On the whole, my restaurant experience has not been a problem, but I have always gone in with a positive, yet assertive attitude.

    • Not all tables are comfortable by ANY means. I have to use a booth at Cheesecake Factory, for example, because their chairs all have narrow arms and they recline too much. Thankfully, the booths have movable tables, so they can be shifted in order to accommodate me. Many other restaurants have chairs with cane seats that have VERY knobby legs that hit me right behind the knees. It is very painful to sit on those. I always have to ask if they can find a different chair (most cannot, so I end up sitting catty-corner on the chair with the knobby part coming up between my knees. Yeah. THAT’S not noticeable or uncomfortable. *eyeroll* There are a few restaurants where the server or hostess has acted very put out because they had to find me a different chair. Next time that happens, I’m writing a letter.

  11. I, also, have always found restaurants to be accommodating to requests. My husband always wants a booth (for issues having to do with his PTSD from the Navy) and whenever we request one there isn’t an issue. Luckily, I’m not large enough that a booth is uncomfortable, or my husband and I would have to make some compromises! 🙂

    In any case, like other commenters have said – if a restaurant ever decided to give us a hard time about a reasonable request, there are plenty of other places to eat!!

    PS – Love your blog. I’ve really learned a lot about accepting myself and others. It’s a continual journey!

  12. This is not a restaurant story, but it is a memoir about my mostly lovely experience at a quaint hotel and an aquarium this past weekend.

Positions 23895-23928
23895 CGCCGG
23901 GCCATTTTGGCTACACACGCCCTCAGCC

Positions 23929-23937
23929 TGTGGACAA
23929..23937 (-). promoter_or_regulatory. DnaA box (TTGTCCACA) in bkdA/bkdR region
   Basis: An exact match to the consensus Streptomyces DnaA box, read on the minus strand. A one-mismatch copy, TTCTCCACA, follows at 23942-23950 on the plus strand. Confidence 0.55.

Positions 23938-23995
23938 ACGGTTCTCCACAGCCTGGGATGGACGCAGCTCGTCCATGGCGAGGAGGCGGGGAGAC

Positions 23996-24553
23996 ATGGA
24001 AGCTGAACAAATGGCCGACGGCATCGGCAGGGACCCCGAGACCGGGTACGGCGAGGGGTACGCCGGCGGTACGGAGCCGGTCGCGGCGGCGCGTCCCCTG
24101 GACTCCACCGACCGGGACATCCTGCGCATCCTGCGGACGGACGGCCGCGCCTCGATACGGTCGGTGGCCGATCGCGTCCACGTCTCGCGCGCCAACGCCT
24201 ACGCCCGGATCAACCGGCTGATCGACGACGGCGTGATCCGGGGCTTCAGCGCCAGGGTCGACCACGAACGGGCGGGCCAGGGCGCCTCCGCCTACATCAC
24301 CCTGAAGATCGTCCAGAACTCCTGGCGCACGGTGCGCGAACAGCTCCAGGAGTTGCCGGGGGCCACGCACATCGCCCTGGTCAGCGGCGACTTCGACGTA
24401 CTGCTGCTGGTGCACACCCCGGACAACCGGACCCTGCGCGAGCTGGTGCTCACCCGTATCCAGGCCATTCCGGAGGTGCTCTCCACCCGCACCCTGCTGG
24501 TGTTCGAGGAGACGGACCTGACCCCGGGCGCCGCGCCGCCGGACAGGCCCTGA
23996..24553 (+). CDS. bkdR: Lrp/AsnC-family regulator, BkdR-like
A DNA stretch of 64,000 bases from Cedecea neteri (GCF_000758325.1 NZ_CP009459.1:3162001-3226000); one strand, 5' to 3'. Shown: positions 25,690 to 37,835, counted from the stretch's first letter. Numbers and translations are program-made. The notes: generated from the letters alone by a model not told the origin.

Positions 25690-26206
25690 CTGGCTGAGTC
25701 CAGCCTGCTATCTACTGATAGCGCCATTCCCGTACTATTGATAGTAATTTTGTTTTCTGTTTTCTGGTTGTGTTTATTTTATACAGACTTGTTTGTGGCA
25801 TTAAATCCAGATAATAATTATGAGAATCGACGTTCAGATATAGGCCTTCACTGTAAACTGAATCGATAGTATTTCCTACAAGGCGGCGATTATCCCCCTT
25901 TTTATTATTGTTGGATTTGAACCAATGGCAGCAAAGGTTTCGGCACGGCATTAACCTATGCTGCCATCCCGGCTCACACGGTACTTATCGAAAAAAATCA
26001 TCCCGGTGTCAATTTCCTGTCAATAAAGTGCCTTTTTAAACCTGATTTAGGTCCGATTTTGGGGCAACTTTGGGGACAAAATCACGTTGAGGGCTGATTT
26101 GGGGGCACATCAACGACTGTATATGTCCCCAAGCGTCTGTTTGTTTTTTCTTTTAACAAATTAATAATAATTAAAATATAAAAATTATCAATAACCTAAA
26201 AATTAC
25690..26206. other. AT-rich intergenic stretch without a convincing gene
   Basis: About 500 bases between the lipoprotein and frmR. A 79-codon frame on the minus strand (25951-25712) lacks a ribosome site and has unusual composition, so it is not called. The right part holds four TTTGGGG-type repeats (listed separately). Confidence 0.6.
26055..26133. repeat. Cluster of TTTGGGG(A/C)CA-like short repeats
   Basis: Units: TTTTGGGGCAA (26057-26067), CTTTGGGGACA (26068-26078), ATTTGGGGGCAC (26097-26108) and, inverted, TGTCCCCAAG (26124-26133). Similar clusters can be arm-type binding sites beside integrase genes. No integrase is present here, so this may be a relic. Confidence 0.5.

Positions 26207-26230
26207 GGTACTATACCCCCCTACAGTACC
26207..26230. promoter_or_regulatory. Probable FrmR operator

My husband and I went to Monterey, CA to celebrate our 22nd Wedding Anniversary. We stayed in a nicely appointed cottage in Pacific Grove. Everything was FABULOUS, except:

    1) Oops, forgot to test the chairs in our room. No, I didn’t break either of them, but I quickly realized that the only way I could safely sit on either of them was to sit right on the front edge (on the frame). Not comfortable. I gave up and sat on the bed instead.

    2) The toilet seat. Forgot to test that, too. Yikes, thank goodness I didn’t kill it. Another piece of furniture clearly not designed for a 200 lb.-er. The seat slid off to the side and made a loud “SNAP”ping sound. Oh, good, I didn’t break the seat itself. Okay, next time I’ll just sit on the rim–oh my, the rim is only about 1” wide all around; what gives?

    3) During our behind the scenes tour at the Monterey Bay Aquarium, our tour guide mentioned how their two Molas (Sunfish) have had problems with obesity and that now they are on special, lower calorie diets. So here I am standing there in a group of about eight non-obese people, presumably setting a bad example for the Molas.

    What’s a Mola? According to http://animals.nationalgeographic.com/animals/fish/mola:
    “Resembling a big floating blob, the sunfish, or mola, is the world’s largest bony fish….They are clumsy swimmers, waggling their large dorsal and anal fins to move and steering with their clavus. Their food of choice is jellyfish, though they will eat small fish and huge amounts of zooplankton and algae as well. They are harmless to people, but can be very curious and will often approach divers.”

    Hey, I wouldn’t mind being a Mola. I think they are cool!

  13. Thanks in part to having read FA blogs for over a year, I have begun to think like what you outlined above.